Florida State defensive end Brian Burns’ talent and intensity have inspired his fellow linemen.
When opposing teams focus on stopping Burns, FSU can count on Janarius Robinson, Joshua Kaindoh and Walvenski Aimé to surge into the backfield.
“We’ve seen them do a good job,” FSU defensive coordinator Harlon Barnett said of the defensive ends. “Obviously with [Burns] still doing what he does, allows him to free up and make some plays as well.”
Burns accounts for a large percentage of Florida State’s defensive productivity, delivering 23 tackles, 9.5 tackles for loss, seven sacks, two passes broken up, two quarterback hurries and three forced fumbles.
On the other end of the line, Robinson, Kaindoh and Aimé have earned 26 tackles, 3.5 tackles for loss, one sack and six quarterback hurries.
“I think the combination has been really good and the guys continue to work hard and get better,” Barnett said of Robinson, Kaindoh and Aimé. “And with knowing [Burns] is on the other side, [they’ll say], ‘Hey, I can make some things happen as well.’ And they are doing so.”
A balanced defensive line creates more opportunities for Burns to press up. He’s fifth nationally with 1.17 sacks per game and third in the league with 1.6 tackles for a loss per game.
Burns is especially dominant in conference matchups, with his Syracuse and Miami performances two of the most prolific. He finished with four tackles, three tackles for loss and two sacks apiece against the Orange and Hurricanes.
Burns’ pass-rushing capabilities kept Hurricanes quarterback N’Kosi Perry uncomfortable.
“Definitely one of the toughest I’ve ever faced,” Perry said of Burns. “He’s so fast off the ball. He shoots hard up the field really quick. I told him I’ve got a lot of respect for him because he’s good at what he does.”
Miami head coach Mark Richt added, “[Burns], that dude is great. He’s a baller. Got a lot of respect for him.
“I hope his eligibility is up.”
Burns is a junior who can declare for the NFL draft at the end of the season.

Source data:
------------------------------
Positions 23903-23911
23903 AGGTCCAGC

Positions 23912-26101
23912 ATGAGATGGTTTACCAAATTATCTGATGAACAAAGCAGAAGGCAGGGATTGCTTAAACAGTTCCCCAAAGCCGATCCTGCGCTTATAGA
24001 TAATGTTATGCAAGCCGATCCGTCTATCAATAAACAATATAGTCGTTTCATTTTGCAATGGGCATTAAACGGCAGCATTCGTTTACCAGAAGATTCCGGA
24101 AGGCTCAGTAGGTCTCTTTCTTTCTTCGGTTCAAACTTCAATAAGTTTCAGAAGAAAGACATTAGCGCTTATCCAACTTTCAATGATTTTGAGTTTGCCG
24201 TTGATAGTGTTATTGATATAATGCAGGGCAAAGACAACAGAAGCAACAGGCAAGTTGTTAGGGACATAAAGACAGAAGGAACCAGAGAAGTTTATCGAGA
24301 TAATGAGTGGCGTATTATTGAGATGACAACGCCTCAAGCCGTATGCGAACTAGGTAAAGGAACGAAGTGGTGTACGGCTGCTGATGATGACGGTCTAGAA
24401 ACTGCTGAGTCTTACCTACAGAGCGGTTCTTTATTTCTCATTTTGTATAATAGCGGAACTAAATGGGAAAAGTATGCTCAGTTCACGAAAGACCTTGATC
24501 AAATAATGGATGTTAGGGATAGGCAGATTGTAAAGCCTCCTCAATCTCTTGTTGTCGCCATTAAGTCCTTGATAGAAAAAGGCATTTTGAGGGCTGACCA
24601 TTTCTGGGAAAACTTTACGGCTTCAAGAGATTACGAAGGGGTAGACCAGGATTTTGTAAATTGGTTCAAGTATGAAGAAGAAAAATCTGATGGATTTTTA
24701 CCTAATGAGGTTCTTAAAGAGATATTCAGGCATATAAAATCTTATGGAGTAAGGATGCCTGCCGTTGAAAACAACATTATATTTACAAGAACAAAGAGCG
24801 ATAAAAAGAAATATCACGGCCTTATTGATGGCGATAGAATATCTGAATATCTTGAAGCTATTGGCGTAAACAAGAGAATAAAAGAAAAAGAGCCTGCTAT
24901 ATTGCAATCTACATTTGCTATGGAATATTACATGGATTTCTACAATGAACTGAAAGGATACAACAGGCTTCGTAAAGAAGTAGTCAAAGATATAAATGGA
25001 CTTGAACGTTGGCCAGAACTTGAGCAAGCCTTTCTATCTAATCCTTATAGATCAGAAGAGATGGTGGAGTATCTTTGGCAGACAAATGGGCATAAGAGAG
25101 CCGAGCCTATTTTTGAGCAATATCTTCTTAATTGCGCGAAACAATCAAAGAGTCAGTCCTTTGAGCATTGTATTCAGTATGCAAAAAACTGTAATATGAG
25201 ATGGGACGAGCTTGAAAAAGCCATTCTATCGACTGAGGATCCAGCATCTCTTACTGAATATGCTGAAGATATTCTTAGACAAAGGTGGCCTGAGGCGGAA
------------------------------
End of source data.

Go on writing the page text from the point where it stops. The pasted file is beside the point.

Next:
He broke up one pass, hurried the quarterback once and forced two fumbles against Miami. One of the forced fumbles was a four-yard strip sack recovered by linebacker DeCalon Brooks.
“We didn’t do a good enough job of getting a game plan for him,” Richt said after his team’s 28-27 comeback victory. “We had the game plan, I just didn’t call it soon enough to give those tackles some help. It was just tough sledding for any tackle in America against that kid.”
ACC matchups tend to bring out the fury in Burns.
“I’m pleased with my consistency throughout the ACC games,” Burns said on his performance during the first half of the season. “The other two games, NIU and Samford, I didn’t really have that much production.
“I want to improve on finishing plays and being more of a leader, I guess, vocally.”
He’ll get another chance to line up against ACC competition Saturday when FSU hosts Wake Forest. Kickoff is set for 3:30 p.m. and the game will air on ESPN2.
Burns is focused on helping the defense continue to frustrate opposing teams as the offense finds its footing.
“We’ve always known what we can improve on as a defense,” Burns said of his defense moving forward. “I guess you can really say that we emphasize it now since the Miami game. We’ve shown what we can do and how dominant we can be. You can look forward to that in the six games coming up.”